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Time for a new article with some development progress and a look at the function and role of models in game development. Also, a special Question of the Day!

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An Open Window: Project Launch Day +20

The flu has passed, real life has picked up again and I've had a few hours to dedicate to the project this week. Time for a new article with some development progress and a look at the function and role of models in game development.

From all the comments on the last Question of the Day I gathered most people prefer to be mappers. This is not without reason, because being a mapper has it's advantages. The mapper has every resource at his disposal. The engine code is working, there is a large texture set available and he can use models at will. His role in a team is putting everything together. While I'm not trying to say the mapper has an easy job, he would be the only one who is able to release a full MOD on his own. The modeller on the other hand, needs to create his own content and often skinners help him creating the texture for the model. This gives him the opportunity to create exactly what he wants, and that's an option the lone mapper doesn't have. He is tied to the resources he has been given.

For AnOpWi, I've tried to combine these two advantages. While I have made characters and weapon models in the past, I can't say I'm as experienced with XSI or MS3D as I am with Hammer. This problem has been solved by a ingenious little tool called Propper. With Propper the mapper can convert objects he created from brushes directly to models. While it's doesn't offer the same possibilities as genuine modelling, the program has served me well over the few last years. Check out this page on how to use Propper.

In the current art pass phase, I'm creating loads of objects for the rooms of the house. These objects are referred to as props in the Source engine and are models. The engine can render these models faster than regular brushes. However, it's a time consuming job because I have to create both the brushwork and the custom textures. Next to that, the props need to blend into the scenery, which is hard to get right on the first attempt. To the left and right you can see a few random examples of props I have been creating.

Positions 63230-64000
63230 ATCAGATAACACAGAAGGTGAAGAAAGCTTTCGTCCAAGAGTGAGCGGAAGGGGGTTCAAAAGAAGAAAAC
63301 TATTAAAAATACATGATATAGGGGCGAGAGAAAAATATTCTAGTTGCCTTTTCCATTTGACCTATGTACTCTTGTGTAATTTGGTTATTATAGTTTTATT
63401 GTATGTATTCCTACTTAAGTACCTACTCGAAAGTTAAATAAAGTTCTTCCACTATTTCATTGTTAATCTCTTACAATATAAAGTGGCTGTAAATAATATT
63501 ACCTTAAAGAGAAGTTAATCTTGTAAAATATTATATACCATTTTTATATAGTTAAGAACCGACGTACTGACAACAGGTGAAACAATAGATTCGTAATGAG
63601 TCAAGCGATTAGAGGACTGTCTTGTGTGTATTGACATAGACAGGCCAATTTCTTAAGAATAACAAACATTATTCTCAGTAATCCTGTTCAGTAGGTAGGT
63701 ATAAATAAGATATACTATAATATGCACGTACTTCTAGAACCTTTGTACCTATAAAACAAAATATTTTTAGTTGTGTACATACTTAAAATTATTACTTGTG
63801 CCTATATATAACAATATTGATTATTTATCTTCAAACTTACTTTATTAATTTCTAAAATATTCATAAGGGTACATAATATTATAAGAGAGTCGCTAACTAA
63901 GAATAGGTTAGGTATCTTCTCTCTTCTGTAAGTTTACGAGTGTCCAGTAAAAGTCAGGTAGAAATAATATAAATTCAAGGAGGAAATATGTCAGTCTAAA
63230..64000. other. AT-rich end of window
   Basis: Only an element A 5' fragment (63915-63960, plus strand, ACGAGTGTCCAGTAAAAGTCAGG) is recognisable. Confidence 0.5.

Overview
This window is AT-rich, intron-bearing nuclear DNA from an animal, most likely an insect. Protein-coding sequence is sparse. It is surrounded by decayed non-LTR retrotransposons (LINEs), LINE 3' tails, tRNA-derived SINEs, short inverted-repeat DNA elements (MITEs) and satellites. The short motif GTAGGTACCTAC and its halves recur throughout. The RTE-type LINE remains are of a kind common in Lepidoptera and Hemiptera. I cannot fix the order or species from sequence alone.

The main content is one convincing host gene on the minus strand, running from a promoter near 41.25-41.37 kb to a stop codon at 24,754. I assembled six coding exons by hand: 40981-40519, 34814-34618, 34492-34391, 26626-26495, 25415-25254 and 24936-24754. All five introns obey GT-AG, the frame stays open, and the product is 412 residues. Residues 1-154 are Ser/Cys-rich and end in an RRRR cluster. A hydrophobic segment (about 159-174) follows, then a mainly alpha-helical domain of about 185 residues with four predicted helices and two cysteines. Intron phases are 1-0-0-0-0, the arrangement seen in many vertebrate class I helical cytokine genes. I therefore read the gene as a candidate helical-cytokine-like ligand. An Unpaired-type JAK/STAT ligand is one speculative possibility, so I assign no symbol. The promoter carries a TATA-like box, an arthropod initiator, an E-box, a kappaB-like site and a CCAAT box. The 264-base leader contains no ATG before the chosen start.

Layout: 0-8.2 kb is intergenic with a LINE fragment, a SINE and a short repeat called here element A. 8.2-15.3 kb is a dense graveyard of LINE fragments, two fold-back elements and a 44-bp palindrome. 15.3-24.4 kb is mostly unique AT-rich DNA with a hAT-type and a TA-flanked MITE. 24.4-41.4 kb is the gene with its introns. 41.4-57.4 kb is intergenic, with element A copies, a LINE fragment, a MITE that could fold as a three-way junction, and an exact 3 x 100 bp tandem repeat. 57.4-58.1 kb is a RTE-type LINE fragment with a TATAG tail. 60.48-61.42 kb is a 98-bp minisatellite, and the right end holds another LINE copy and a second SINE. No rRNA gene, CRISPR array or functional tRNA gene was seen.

As you can see from the screenshot above: it's the props that bring the scene to life and determine the final theme of the setting. In the next art pass, the remaining detail will be added and finally the lighting will be set, which will greatly differ from the screenshots you've seen so far.

Regular readers know I end my articles with the Question of the Day. Today's QoftD is slightly different and is more of a request and your chance to influence the development, if only slightly. Thanks for reading and all the comments so far!

Question of the Day:
Which prop model would you like to see in An Open Window? If you have a favourite chair, an awesome couch or a nice desk at home, which you would like to see featured in the MOD, take pictures from various angles and post them in the comment section below or send them through PM. This can range from furniture to random objects you might find in the average house. I'm eager to see what you can come up with!


I love your articles.... Even though I myself know everything about what you say it yet is a terrific insight into your working style and mod progress!! :)

Keep it up! I guess I'd like a box of lion cereal in there... Keep it simple! :)

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Answer: I would like to see Van Gogh's painting, 'Starry Night', in AOP. It instantly adds class, and can easily be used to add character to a room, and the people that live in it.

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I see you have a hob/cooker in the background. How about one of them old style silver kettles with the big handles sitting on the hob boiling. You could use a simple env_steam(think thats what its called) to portray its activity.
I dunno i thought that might be a nice touch. I like Aboves idea of Starry night too

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oooh, pretty.

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